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Larvae of the clothing moth tineola bisselliella maintain gut bacteria that secrete enzyme cocktails to facilitate the digestion of keratin

: Vilcinskas, A.; Schwabe, M.; Brinkrolf, K.; Plarre, R.; Wielsch, N.; Vogel, H.

Fulltext ()

Microorganisms 8 (2020), No.9, Art. 1415, 11 pp.
ISSN: 2076-2607
Journal Article, Electronic Publication
Fraunhofer IME ()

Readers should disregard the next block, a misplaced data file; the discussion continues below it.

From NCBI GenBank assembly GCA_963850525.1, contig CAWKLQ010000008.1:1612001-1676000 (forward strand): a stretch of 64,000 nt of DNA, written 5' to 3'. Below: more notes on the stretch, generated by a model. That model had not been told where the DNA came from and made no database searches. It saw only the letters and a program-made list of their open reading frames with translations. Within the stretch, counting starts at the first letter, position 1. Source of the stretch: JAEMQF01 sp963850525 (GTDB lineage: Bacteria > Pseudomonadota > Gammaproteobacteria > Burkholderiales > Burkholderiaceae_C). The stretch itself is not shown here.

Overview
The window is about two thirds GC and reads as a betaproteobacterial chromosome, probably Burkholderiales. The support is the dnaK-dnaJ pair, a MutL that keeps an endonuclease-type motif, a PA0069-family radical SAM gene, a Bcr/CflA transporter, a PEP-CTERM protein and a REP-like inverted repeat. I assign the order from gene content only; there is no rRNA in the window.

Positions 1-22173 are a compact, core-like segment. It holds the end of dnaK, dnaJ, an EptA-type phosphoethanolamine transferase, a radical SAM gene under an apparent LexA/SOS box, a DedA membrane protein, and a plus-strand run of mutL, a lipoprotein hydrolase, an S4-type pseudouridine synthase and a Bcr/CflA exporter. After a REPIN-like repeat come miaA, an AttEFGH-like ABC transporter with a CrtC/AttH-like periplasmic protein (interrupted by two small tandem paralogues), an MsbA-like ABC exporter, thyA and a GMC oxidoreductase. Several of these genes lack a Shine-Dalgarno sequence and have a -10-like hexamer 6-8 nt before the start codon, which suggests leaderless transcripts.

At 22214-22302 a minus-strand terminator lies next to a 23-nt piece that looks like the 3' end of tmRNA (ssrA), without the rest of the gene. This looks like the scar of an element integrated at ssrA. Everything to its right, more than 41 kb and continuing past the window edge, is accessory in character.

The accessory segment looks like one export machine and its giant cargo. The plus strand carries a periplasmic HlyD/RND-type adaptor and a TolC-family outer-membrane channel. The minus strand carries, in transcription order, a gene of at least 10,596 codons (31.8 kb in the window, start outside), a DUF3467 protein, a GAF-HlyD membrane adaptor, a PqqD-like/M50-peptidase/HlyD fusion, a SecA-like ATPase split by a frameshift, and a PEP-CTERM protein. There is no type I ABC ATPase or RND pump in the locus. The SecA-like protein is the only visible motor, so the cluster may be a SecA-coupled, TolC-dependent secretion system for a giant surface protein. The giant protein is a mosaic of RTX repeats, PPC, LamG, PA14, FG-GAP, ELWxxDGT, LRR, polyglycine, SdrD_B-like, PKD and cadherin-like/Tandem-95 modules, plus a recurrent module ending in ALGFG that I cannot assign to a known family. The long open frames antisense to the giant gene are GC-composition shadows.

The evolutionary success of insects is promoted by their association with beneficial microbes that enable the utilization of unusual diets. The synanthropic clothing moth Tineola bisselliella provides an intriguing example of this phenomenon. The caterpillars of this species have adapted to feed on keratin-rich diets such as feathers and wool, which cannot be digested by most other animals and are resistant to common digestive enzymes. Inspired by the hypothesis that this ability may be conferred by symbiotic microbes, we utilized a simple assay to detect keratinase activity and a method to screen gut bacteria for candidate enzymes, which were isolated from feather-fed larvae. The isolation of DNA from keratin-degrading bacterial strains followed by de novo genome sequencing resulted in the identification of a novel bacterial strain related to Bacillus sp. FDAARGOS 235. Genome annotation identified 20 genes with keratinase domains. Proteomic analysis of the culture supernatant from this gut bacterium grown in non-nutrient buffer supplemented with feathers revealed several candidate enzymes potentially responsible for keratin degradation, including a thiol-disulfide oxidoreductase and multiple proteases. Our results suggest that the unusual diet of T. bisselliella larvae promotes their association with keratinolytic microorganisms and that the ability of larvae to feed on keratin can at least partially be attributed to bacteria that produce a cocktail of keratin-degrading enzymes.